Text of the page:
Okay, so maybe hate is a strong word, but you know when your boss doesn’t like you. You can feel the tension or the awkwardness in your interactions. You can feel the uneasiness in your gut after your conversations with them.

Unfortunately bad bosses are more common than great leaders, but the thing that most people don’t realize is that we give a lot of power to those bad bosses. The longer you stay in a situation where you are not appreciated, your value isn’t acknowledged, and you aren’t happy…the more you start to believe those things to be true.

This can take years to recover from because a huge part of your perceived self-worth is impacted. You tend to cary that forward with you in your life. This is why it’s so important to take that power back. Whether that means having a difficult conversation to try to savor the relationship or having the courage to move on to bigger and better things.

In this video we break down why many people stay with horrible bosses and what to do instead.

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Kevin Kermes: Hey, it’s Kevin Kermes and Olivia Gamber, back again from a Career Attraction. We’ve been talking about this one topic and this one more of this behavior that we see amongst top performers and it’s this and with dissatisfaction in the marketplace being upward to seventy five percent, a lot of times, that’s because you don’t like the person you’re working for. It’s less, I just don’t like your personality. They’re not supporting you, they’re not helping you get where it is you want to go next, and a myriad of other things we’re going to talk about. Then it begs the question why, knowing that you’re a top performer, do you stay in that role? Why do you continue to work for them? I know you’ve got some thoughts on this, Olivia.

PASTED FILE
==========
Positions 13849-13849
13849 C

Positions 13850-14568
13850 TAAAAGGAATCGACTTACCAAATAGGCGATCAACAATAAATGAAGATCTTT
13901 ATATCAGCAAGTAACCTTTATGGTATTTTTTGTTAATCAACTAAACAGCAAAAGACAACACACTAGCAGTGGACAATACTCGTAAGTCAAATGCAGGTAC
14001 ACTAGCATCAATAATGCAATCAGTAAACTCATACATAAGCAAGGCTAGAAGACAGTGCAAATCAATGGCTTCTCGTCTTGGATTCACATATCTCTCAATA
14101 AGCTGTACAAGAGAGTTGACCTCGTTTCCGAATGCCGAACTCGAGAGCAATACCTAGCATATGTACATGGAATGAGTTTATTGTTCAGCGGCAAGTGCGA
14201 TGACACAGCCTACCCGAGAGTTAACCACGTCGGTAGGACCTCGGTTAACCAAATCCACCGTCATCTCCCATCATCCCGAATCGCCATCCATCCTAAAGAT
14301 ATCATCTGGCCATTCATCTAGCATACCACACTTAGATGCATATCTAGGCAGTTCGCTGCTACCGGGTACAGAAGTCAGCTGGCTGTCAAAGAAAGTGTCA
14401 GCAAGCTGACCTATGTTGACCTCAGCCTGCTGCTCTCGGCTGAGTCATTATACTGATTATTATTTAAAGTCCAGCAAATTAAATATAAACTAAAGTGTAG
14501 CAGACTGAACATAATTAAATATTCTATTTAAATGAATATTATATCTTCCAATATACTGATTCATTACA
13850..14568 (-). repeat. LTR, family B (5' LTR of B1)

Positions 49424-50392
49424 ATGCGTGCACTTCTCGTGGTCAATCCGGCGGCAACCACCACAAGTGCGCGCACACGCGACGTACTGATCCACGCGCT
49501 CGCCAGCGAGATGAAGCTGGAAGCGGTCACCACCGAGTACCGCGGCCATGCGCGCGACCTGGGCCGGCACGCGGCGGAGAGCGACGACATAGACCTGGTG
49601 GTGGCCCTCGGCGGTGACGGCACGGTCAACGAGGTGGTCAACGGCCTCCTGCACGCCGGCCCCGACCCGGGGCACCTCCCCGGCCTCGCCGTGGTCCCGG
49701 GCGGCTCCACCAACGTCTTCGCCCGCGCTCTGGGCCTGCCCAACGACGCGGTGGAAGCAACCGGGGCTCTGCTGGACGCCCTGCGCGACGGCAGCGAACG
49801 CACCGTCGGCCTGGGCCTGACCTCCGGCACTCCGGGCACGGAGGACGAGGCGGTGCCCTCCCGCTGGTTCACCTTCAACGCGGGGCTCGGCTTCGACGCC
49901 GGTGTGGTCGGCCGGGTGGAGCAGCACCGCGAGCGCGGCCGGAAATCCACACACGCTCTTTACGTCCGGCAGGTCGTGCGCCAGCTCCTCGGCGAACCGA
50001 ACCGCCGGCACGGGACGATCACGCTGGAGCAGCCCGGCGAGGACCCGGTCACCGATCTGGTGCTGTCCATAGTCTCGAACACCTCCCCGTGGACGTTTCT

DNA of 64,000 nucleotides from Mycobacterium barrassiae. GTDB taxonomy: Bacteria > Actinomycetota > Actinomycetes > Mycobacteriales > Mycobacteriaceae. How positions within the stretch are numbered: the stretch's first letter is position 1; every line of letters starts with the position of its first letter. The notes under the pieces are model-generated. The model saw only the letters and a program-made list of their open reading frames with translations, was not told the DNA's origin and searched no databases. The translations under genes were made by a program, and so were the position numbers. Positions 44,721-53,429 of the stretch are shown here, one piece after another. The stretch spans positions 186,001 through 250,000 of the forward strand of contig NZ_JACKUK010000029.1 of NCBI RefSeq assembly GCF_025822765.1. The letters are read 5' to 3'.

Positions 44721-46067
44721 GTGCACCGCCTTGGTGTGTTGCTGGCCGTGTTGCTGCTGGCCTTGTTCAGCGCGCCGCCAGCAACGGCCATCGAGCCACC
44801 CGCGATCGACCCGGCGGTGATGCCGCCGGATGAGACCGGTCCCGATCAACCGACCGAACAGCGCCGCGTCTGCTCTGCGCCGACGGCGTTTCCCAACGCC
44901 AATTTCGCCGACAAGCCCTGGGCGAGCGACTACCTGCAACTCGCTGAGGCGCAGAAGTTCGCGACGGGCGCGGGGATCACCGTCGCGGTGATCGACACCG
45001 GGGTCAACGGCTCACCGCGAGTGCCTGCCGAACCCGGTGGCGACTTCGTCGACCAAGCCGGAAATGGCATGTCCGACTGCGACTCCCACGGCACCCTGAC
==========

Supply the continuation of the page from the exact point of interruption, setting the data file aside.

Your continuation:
Olivia Gamber: Yeah. I think it’s tough having a boss that doesn’t support you and maybe even doesn’t believe in your potential. I think that can really be a huge blow to the self-esteem and it can start to have you even question your abilities. What that does is it really takes the power and control out of your hands and you almost feel paralyzed and just trapped in a situation because you almost feel like it’s what you deserve.

Kevin Kermes: Yeah. I mean I feel like it becomes a self-fulfilling prophecy. For me the question, like taking a step back from it and we’re fortunate, we’re in the position where we can be dispassionate about it because we’re not emotionally invested in it, but that’s also why a lot of times people come to us.

The first thing I would ask is, if you’re in a company that continues to loss market share, has a product or service that’s none competitive, so you know that bonuses aren’t going to be there, that upward trajectory, that professional growth in the sense of being with a forward thinking and evolving company isn’t going to be there, you wouldn’t stay. You’d move. What is it?

It’s really a question about that relationship and again, what you said Olivia, I think looking inward, why is it that I’m willing to put up with this? It’s not you’re being asked to work extra hours. It’s not that like your company’s under siege and you’re having to do things that typically you wouldn’t or your company has made cut backs and you’re having to do more. Your constantly being beaten down and put in a corner by a boss who I would submit is just trying to control you.